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    My take on this is that eventually we hit a critical mass - many people with plenty of athleticism, genetics, and work ethic to be at the top. But a few have something special, something we call "it" that puts them over the top. I'm not sure we know what that really is? Talent? Maybe. Plenty of people have talent. But it's something that has them always a notch above. I'm not sure you can develop that.
     
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  20. justinmadison

    justinmadison Semi-Pro

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    Somebody forgot to tell Olivier Rochus about the whole genetics thing. At 5’4” and 135 lb I don’t think he matches anyone’s ideal tennis player body. He has been in and out of the top 50 for 9 years reaching #24 at one point. He also won the French open in doubles not to mention pocketing $4.5 million dollars in prize money.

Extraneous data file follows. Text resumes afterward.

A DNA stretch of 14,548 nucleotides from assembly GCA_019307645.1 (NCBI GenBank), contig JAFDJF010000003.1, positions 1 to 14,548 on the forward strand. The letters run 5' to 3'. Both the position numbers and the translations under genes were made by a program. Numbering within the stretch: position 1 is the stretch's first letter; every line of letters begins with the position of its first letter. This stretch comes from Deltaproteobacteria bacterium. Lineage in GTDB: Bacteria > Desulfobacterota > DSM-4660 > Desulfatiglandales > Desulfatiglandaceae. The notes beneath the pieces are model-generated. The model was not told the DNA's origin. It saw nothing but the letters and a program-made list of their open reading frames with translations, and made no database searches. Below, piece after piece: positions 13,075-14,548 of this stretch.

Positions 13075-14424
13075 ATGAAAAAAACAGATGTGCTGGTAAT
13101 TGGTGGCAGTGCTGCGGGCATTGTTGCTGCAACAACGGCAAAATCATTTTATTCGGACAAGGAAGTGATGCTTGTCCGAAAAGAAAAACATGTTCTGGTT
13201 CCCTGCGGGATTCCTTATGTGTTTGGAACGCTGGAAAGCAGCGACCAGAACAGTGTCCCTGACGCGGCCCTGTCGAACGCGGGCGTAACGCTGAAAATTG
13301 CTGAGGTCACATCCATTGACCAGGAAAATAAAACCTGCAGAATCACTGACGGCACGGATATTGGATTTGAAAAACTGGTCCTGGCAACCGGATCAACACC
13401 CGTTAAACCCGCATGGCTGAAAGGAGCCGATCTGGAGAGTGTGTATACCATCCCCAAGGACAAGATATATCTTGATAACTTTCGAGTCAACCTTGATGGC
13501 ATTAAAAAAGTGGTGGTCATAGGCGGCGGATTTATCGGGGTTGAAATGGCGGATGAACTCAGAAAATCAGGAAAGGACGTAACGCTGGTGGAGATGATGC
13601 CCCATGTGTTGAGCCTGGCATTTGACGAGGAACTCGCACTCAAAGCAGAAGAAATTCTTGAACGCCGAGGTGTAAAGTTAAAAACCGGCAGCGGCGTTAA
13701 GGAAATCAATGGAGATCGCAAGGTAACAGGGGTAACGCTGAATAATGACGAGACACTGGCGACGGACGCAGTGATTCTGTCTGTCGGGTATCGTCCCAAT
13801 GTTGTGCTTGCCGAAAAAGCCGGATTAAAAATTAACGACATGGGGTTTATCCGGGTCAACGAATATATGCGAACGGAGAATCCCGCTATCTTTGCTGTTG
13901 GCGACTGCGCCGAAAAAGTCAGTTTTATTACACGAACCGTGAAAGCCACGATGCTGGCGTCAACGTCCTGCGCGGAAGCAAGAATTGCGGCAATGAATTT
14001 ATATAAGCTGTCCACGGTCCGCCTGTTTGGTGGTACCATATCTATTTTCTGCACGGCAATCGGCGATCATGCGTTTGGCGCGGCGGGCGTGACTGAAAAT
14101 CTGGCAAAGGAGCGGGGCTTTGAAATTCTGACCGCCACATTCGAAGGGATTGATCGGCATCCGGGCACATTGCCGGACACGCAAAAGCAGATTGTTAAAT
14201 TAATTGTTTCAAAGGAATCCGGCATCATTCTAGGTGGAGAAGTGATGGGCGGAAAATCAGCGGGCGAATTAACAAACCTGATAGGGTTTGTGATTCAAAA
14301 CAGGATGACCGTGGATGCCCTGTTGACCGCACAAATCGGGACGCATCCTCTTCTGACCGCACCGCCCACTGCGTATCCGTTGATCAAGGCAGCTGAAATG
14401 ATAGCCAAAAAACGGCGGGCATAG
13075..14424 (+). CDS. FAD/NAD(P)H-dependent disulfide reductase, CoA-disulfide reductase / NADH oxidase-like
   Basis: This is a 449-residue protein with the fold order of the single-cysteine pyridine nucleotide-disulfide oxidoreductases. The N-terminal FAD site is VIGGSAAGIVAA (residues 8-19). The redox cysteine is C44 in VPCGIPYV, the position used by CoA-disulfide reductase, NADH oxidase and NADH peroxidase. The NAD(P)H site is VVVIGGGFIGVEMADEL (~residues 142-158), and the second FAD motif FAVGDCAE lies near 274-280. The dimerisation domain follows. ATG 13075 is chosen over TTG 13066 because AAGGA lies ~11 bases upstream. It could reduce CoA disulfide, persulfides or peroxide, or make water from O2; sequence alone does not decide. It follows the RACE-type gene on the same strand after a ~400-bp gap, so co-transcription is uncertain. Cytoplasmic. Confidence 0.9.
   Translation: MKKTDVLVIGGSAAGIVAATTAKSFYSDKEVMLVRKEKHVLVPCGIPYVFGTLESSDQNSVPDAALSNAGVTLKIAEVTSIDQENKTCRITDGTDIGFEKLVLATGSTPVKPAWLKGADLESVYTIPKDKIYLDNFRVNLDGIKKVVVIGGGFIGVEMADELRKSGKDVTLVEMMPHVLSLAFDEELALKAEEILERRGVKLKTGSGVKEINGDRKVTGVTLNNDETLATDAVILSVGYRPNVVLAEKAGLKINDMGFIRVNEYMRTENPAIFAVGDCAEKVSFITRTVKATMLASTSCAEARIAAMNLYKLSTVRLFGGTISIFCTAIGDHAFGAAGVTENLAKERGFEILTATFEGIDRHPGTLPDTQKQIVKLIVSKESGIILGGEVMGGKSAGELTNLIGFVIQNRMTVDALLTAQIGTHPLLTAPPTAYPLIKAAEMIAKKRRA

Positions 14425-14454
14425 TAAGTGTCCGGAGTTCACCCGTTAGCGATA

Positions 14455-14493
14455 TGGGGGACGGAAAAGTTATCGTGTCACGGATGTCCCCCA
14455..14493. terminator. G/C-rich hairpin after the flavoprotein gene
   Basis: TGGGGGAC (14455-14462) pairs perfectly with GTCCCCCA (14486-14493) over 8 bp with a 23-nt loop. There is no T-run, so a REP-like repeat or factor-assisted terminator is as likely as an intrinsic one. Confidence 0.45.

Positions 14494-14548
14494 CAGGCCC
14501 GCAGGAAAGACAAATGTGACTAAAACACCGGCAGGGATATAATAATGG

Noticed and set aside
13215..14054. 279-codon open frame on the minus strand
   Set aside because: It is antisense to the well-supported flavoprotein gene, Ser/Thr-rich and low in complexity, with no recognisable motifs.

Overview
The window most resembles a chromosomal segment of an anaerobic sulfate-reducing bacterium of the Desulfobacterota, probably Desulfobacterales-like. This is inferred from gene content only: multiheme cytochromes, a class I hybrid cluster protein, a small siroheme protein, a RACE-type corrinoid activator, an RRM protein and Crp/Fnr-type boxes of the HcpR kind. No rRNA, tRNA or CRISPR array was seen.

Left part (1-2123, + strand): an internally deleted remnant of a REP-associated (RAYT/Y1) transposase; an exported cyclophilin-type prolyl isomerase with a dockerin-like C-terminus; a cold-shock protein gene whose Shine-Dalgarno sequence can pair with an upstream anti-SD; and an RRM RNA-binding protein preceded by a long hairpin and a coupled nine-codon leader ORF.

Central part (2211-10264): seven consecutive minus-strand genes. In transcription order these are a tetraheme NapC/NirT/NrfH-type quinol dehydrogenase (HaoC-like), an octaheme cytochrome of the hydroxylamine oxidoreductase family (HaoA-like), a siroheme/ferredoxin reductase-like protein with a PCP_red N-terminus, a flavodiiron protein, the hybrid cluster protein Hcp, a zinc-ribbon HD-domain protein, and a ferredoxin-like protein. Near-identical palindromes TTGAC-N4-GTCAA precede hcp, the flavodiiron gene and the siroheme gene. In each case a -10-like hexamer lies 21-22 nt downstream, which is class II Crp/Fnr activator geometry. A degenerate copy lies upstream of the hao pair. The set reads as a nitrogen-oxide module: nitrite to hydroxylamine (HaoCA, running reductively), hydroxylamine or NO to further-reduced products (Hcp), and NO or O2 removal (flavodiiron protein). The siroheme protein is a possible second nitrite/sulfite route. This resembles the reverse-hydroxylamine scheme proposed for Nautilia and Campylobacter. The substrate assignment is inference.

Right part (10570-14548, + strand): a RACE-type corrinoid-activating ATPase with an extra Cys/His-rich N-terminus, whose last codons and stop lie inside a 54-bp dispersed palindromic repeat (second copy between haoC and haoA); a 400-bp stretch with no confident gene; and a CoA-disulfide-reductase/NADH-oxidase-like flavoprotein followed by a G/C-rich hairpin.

I think you diminish the hard work these people put in when you say it is all genetics. It makes it sound like they dropped out of the womb and were given a free pass. There is nothing more insulting than listening to some coach potato wishing he were as “gifted” as a top, take your pick, tennis player, violinist etc.

    There are many more people with the required genetic profile than there are with the dedication and work ethic required. Many more.
     
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  21. jigglypuff

    jigglypuff Rookie

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    Maybe, but you left the most important one out... speed.
     
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  22. jht32

    jht32 Rookie

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    True, but I don't know anyone who says that is is ALL genetics.
     
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  23. maggmaster

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    Speed is a strange thing. In tennis it does not necessarily refer to sprint speed, although that can be one component of it. Tennis speed is a combination of reaction time, muscle fiber recruitment and positional understanding. In my opinion those things can all be trained, the genetic difference will be in the number of fast twitch type muscle fibers available. I could be wrong.